The Song Carry on the Refined Tea Etiquette, Rituals, and Social Rules of the Tang Era

The Song Dynasty (960=1279) carried on the refined, elegant rituals of tea drink-
ing begun during the 
Tang Dynasty (607-918), continuing to enjoy it as a leisure-
ly and social beverage.  The complex and formal tea etiquette begun under the
Tang was also carried on, as were new rules of hospitality, preparation, and
serving of tea created as well, which now extended to guests and strangers.
These new rules of hospitality created a link between tea and being courteous
and cordial to all, which still remains part of China’s culture today.
Under the Song Dynasty the emperor now
controlled all aspects of tea cultivation and
production, establishing new systems of
grading leaf tea and determining quality.
Only select members of a chosen class were
allowed to drink certain teas, with the
precious “tribute grade” teas from revered
mountains reserved exclusively for the
Song emperor Huizong selected Ts’ An
Hsiang as the first commissioner of tea.  As
commissioner of tea it was his duty to per-
sonally supervise the collection and labeling
of all tribute teas in the first weeks of spring.

The next plucking of tender spring flush teas

were reserved for the upper and elite social classes, while working class was allowed the larger
more course summer plucking for their daily tea.
The Song preferred tea cakes with plum juice added as a sweet-
ener.  But as tea drinking continued to evolve, finely powdered
tea began to replace the course leaves used to make tea cakes.

The change to powdered tea brought a new refinement to the
method of preparation, with the powdered tea scrapped directly
from the cake into the bowl and whipped into a delectable green

Song emperor, Huizong ordered the royal pottery works to create new tea drinking cups to
compliment the new ritualized powdered tea preparation.  Under emperor Huizong, refined,
elegant, and luxurious porcelains were created with under-glaze decorations, subtle etched
designs, and evocative glazes.

One of the most popular Song porcelains
was Qingbai, which had a bluish-white glaze.
These cups were beautiful on their own, but
also added to the enjoyment of drinking tea,
accentuating the actual liquor.

During this time in tea culture

          wares began to be viewed as valua-
ble, desirable objects rather than just
functional.  For a time emperor
Huizong became partial to a deep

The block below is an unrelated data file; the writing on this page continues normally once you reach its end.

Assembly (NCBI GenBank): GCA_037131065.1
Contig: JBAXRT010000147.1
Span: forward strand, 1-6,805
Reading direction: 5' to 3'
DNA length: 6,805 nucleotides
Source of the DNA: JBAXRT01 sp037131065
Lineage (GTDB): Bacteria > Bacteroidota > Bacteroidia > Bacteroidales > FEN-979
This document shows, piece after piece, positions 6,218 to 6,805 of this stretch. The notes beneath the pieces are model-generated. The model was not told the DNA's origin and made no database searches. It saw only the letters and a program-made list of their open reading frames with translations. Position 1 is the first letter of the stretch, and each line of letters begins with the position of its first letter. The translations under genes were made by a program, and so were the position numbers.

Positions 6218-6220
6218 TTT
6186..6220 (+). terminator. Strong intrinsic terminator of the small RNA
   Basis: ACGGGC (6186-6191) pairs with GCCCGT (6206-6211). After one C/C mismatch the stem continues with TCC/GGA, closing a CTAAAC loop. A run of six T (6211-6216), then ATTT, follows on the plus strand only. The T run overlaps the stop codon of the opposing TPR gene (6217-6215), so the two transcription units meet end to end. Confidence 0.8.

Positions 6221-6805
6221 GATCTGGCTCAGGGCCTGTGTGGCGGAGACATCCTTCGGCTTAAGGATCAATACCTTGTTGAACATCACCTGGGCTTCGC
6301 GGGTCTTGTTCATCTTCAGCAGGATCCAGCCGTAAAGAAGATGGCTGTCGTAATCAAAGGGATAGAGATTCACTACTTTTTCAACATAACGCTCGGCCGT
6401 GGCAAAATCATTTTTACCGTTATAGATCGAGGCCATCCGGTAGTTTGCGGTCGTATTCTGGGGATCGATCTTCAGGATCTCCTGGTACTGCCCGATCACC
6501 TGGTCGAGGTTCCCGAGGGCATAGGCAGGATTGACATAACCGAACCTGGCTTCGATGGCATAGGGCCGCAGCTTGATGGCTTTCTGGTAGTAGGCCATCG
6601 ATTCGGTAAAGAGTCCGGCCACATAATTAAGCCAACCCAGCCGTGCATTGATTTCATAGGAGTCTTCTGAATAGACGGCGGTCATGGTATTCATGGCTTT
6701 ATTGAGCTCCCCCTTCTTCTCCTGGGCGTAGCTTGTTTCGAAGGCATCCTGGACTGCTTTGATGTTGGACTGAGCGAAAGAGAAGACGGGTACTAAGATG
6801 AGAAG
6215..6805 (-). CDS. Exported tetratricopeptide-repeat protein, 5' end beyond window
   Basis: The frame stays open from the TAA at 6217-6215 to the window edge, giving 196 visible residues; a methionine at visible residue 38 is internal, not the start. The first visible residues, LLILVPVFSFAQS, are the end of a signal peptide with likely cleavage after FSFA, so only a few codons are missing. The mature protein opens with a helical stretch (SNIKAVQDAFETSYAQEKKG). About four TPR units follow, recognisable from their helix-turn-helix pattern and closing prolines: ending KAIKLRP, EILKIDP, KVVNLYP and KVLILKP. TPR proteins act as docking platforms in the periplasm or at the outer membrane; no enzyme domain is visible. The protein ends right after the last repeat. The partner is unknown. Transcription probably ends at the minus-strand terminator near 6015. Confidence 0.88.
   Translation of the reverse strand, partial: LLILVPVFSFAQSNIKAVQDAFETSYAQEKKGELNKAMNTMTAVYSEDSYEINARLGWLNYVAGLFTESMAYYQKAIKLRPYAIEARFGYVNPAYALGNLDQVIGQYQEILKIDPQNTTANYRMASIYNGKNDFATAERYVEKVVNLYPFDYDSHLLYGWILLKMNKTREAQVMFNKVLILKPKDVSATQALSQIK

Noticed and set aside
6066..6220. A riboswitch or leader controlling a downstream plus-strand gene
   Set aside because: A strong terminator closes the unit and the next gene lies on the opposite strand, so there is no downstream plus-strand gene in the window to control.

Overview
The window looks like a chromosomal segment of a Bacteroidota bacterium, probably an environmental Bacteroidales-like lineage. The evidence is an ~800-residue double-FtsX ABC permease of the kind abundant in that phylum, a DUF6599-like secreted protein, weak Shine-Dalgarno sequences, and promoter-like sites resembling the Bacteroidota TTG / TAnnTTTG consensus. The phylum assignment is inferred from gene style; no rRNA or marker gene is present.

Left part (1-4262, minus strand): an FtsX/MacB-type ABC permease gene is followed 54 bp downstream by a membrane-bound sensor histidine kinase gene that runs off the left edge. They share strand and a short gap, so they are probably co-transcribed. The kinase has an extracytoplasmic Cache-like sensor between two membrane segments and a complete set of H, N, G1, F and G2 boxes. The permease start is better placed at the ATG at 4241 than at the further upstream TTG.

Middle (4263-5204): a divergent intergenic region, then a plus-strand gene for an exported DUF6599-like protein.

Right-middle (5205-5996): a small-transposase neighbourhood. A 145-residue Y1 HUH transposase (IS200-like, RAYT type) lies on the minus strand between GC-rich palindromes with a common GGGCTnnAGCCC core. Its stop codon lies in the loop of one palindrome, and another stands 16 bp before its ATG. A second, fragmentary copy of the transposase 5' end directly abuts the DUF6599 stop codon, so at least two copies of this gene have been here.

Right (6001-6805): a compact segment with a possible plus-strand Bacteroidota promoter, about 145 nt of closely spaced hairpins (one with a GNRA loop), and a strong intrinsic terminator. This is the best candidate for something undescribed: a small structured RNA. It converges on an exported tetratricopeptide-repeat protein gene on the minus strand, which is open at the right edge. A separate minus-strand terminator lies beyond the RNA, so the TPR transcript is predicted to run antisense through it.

chocolate brown, nearly black, glazed
teacups which were streaked with
fine, thin tan lines, a style known as
“rabbit hair glaze.”
The dark, black glaze offset the color of the froth of the whipped tea, making these dark
glazed cups popular in Song tea competitions.  The object of these competitions was to
whip up a cup of tea that was the greenest in color and frothiest in style.  The dark glaze
accentuated both the color of the tea and the froth, making them most desirable to use.

Another porcelain piece used during the Song era was a
very shallow saucer-like bowl called a zhan that was
barely able to hold much tea, but by that very fact accent-
uated both the color of the froth and tea.

The demand by the emperor for more strong, thin tea-
ware that could endure near boiling liquids was the start
of China’s porcelain trade that would, centuries later, influence the ceramics styles,
designs, and manufacturing techniques throughout both Japan and Europe.

It was during the Song Dynasty that China’s teahouses be-
came popular, providing regular citizens with a public place in
which to socialize and drink tea rather than secluded at home
with just family and close friends.

A variety of tea and light snacks were available and tea-
houses rapidly became the main outlet to play cards or board
games, socialize, do business, listen to stories, music, or poetry, enjoy other entertain-
ment, or just sit and chat.

Toward the end of their era the Song began to experi-
ment with

brewing and drinking tea made with loose
leaves, which they found to be a much easier way to
measure the tea, but the downside was the unpleasant
The Song had no idea that while they concentrated on
perfecting the froth of whipped tea and how best to
improve the flavor and

 brewing methods of loose tea,outside their walls something other than tea was brewing, and that was trouble…big trouble.

Held back by the harsh, impenetrable lands outside China’s borders for centuries, fierce hordes of Mongols were now
preparing to attack and take over the lush, temperate lands of the
Chinese empire.

The Yuan Dynasty (1279-1368) headed up by Kublai Khan would control the Middle Kingdom, essentially eliminating
and destroying the ethereal beauty, etiquette, and stylized rituals of tea and tea drinking for the next 88 years, until
it was taken back by the Ming Dynasty (1368-1644).